It's been over two years now. I actually had everything all built, FPGA code written and started trying it out about two months ago and found out the system as a whole did not work. The system consisted of 7 boards tied together with a forest of coax and board to board connectors. I deliberately made the system highly modular so many different tests could be performed. Well that was a BAD idea! All those connectors proved very problematic, I could never get the whole system to be working together at the same time. Some connector or other was always working poorly, I just could not get it all working together. So back to the drawing board. I replaced 5 of the boards into one board, getting rid of almost all the connections, did the highest quality connections I could come up with on the board etc. I just finished the layout of this board a few minutes ago, so now its get the board fabricated and solder all these parts on. Then I try again. John S.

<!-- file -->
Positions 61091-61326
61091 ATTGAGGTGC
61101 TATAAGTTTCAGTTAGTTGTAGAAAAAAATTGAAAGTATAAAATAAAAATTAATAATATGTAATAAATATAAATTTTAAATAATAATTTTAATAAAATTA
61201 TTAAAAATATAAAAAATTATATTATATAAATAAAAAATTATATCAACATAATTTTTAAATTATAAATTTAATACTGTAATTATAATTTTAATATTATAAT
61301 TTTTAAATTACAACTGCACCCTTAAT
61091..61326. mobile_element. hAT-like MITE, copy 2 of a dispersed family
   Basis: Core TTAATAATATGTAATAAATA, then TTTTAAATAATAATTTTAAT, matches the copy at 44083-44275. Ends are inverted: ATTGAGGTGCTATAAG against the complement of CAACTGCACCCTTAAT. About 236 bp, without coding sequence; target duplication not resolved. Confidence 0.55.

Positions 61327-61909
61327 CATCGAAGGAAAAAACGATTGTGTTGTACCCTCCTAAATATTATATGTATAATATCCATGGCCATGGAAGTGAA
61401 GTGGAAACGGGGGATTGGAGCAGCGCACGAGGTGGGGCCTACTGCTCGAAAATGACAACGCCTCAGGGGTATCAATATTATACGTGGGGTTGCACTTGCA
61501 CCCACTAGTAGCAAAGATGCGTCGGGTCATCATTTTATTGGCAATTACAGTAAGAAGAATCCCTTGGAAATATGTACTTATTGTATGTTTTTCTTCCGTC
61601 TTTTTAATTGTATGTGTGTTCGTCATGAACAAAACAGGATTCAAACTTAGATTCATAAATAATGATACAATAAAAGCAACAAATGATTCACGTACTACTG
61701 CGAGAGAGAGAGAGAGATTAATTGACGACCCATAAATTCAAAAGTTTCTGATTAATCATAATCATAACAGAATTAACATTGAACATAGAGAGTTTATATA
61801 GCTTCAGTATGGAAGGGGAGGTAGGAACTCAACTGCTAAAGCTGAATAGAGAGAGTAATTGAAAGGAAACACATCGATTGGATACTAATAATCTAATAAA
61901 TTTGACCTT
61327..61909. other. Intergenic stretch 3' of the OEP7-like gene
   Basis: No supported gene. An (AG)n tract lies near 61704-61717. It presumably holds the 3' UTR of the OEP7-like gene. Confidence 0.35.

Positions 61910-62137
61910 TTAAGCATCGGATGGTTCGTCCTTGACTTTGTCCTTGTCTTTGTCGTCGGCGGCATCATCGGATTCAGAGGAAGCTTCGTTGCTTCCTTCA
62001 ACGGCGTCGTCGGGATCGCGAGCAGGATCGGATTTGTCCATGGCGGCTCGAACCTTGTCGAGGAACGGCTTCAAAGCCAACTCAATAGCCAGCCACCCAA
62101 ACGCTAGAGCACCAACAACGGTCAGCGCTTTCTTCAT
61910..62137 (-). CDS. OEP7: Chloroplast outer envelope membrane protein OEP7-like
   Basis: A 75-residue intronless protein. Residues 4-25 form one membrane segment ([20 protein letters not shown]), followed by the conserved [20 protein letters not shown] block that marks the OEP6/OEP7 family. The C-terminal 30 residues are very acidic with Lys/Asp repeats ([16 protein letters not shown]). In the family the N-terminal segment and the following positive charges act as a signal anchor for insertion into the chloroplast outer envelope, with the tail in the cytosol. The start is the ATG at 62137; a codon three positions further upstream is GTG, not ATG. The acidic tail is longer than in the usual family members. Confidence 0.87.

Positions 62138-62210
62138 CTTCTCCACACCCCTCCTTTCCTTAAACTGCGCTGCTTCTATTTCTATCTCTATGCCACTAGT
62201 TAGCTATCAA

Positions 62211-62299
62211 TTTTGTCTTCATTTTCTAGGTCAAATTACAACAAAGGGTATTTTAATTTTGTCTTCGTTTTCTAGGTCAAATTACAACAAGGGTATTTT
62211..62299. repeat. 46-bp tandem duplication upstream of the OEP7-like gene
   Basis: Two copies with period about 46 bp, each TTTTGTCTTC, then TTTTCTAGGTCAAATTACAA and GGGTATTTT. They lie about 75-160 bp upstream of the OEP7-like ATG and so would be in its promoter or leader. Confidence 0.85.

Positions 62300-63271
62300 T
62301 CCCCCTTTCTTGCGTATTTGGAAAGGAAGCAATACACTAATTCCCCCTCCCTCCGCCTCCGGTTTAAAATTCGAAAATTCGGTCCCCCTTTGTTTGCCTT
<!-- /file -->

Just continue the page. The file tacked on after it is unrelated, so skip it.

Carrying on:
5. JohnSwenson

    Article: SOtM sNH-10G Network Switch Review

    The pulling the plug thing is what actually got me looking into this. A while back I had a prototype of one the streamers on the bench feeding a little inexpensive DAC ($110) feeding some inexpensive Senheiser headphones($69) when I accidentally unplugged the Ethernet cable and the increase in sound quality blew me away. There was about 1 minute of music stored in the streamer so I got 1 minute of REALLY good sounding music. So yep, pulling the plug DID make a big difference, but it wasn't a "test", there was no expectation involved. John S.